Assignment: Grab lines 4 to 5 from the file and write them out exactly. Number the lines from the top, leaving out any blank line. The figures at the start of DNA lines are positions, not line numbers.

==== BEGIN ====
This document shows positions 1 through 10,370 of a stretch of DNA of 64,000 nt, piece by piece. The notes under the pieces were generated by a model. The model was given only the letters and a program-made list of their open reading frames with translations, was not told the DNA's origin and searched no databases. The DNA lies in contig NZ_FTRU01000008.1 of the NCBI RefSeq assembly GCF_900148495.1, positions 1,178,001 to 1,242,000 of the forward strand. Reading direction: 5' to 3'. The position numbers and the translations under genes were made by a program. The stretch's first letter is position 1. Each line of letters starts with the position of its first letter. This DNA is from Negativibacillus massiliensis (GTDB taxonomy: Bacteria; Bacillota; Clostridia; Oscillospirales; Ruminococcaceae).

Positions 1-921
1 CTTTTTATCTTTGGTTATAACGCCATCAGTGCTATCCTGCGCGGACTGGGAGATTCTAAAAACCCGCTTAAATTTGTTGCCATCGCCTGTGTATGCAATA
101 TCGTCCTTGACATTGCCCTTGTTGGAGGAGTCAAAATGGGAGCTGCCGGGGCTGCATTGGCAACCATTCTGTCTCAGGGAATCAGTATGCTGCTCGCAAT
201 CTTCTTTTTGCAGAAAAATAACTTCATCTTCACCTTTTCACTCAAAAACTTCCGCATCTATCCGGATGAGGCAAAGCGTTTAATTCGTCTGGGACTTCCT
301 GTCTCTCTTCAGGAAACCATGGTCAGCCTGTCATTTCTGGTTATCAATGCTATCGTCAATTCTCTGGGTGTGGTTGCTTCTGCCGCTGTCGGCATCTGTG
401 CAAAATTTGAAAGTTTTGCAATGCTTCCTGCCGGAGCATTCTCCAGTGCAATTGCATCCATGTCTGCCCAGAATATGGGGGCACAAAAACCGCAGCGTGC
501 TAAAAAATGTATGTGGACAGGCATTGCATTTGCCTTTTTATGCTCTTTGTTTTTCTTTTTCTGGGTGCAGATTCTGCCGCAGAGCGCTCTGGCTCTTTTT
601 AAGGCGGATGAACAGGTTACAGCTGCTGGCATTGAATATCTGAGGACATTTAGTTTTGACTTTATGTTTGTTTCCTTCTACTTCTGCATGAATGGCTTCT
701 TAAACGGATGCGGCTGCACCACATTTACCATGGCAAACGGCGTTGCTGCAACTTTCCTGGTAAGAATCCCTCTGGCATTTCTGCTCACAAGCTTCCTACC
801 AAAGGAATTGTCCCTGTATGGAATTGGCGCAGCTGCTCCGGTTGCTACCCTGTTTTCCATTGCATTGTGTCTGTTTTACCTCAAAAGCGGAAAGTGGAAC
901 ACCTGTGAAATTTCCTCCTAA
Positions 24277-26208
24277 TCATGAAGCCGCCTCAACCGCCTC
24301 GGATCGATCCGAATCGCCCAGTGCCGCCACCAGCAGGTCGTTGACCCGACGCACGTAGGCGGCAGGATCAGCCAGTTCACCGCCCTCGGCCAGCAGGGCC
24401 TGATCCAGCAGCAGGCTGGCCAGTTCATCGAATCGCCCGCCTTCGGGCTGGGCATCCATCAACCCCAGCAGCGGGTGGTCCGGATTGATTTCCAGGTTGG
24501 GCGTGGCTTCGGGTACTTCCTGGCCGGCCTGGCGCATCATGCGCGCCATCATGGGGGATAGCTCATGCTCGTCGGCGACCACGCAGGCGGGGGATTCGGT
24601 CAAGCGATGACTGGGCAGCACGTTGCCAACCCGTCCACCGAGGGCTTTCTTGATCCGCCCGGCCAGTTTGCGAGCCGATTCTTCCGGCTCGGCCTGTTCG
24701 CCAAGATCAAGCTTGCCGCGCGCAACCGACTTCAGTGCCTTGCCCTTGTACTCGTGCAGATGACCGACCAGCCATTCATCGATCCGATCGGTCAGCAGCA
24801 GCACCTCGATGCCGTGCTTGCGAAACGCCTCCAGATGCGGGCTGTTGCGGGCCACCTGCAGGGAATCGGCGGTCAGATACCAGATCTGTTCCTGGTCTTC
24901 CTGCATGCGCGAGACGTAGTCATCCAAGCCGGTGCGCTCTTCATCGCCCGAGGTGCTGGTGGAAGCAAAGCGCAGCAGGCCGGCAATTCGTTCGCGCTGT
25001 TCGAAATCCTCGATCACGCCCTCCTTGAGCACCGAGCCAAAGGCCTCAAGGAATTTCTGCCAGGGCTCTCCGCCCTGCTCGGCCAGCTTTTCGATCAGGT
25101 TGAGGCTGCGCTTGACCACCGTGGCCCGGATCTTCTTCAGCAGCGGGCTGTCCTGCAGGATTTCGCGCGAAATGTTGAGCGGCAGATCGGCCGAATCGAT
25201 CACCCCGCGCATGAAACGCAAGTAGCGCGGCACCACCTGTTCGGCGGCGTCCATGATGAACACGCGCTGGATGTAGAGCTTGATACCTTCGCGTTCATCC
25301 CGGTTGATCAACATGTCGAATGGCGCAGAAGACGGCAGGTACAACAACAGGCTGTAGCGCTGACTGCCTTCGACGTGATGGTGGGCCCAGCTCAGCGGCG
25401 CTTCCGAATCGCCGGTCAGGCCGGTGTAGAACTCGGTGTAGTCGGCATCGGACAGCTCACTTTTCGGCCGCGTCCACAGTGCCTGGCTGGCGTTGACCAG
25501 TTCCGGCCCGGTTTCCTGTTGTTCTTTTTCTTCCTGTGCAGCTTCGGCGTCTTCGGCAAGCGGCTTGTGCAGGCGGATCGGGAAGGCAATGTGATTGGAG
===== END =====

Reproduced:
101 TCGTCCTTGACATTGCCCTTGTTGGAGGAGTCAAAATGGGAGCTGCCGGGGCTGCATTGGCAACCATTCTGTCTCAGGGAATCAGTATGCTGCTCGCAAT
201 CTTCTTTTTGCAGAAAAATAACTTCATCTTCACCTTTTCACTCAAAAACTTCCGCATCTATCCGGATGAGGCAAAGCGTTTAATTCGTCTGGGACTTCCT